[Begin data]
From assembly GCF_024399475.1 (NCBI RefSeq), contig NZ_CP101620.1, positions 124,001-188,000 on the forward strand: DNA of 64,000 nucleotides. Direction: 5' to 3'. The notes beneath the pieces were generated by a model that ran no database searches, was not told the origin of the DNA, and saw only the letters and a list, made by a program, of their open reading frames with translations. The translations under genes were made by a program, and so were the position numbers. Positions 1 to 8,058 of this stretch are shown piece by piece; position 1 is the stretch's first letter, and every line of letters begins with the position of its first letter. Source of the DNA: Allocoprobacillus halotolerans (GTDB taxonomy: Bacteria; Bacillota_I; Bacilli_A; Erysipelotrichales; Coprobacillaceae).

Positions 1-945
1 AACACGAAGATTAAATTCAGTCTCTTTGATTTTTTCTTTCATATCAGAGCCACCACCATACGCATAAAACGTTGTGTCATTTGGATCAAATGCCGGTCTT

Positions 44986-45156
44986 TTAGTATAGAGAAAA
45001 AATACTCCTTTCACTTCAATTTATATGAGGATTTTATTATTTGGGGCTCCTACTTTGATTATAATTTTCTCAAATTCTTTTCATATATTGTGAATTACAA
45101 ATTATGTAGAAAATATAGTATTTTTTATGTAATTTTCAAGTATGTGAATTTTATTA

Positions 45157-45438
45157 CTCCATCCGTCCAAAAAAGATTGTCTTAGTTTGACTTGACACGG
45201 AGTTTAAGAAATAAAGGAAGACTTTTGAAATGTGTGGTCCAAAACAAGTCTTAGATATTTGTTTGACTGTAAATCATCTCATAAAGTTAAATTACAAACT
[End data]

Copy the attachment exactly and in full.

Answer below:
From assembly GCF_024399475.1 (NCBI RefSeq), contig NZ_CP101620.1, positions 124,001-188,000 on the forward strand: DNA of 64,000 nucleotides. Direction: 5' to 3'. The notes beneath the pieces were generated by a model that ran no database searches, was not told the origin of the DNA, and saw only the letters and a list, made by a program, of their open reading frames with translations. The translations under genes were made by a program, and so were the position numbers. Positions 1 to 8,058 of this stretch are shown piece by piece; position 1 is the stretch's first letter, and every line of letters begins with the position of its first letter. Source of the DNA: Allocoprobacillus halotolerans (GTDB taxonomy: Bacteria; Bacillota_I; Bacilli_A; Erysipelotrichales; Coprobacillaceae).

Positions 1-945
1 AACACGAAGATTAAATTCAGTCTCTTTGATTTTTTCTTTCATATCAGAGCCACCACCATACGCATAAAACGTTGTGTCATTTGGATCAAATGCCGGTCTT

Positions 44986-45156
44986 TTAGTATAGAGAAAA
45001 AATACTCCTTTCACTTCAATTTATATGAGGATTTTATTATTTGGGGCTCCTACTTTGATTATAATTTTCTCAAATTCTTTTCATATATTGTGAATTACAA
45101 ATTATGTAGAAAATATAGTATTTTTTATGTAATTTTCAAGTATGTGAATTTTATTA

Positions 45157-45438
45157 CTCCATCCGTCCAAAAAAGATTGTCTTAGTTTGACTTGACACGG
45201 AGTTTAAGAAATAAAGGAAGACTTTTGAAATGTGTGGTCCAAAACAAGTCTTAGATATTTGTTTGACTGTAAATCATCTCATAAAGTTAAATTACAAACT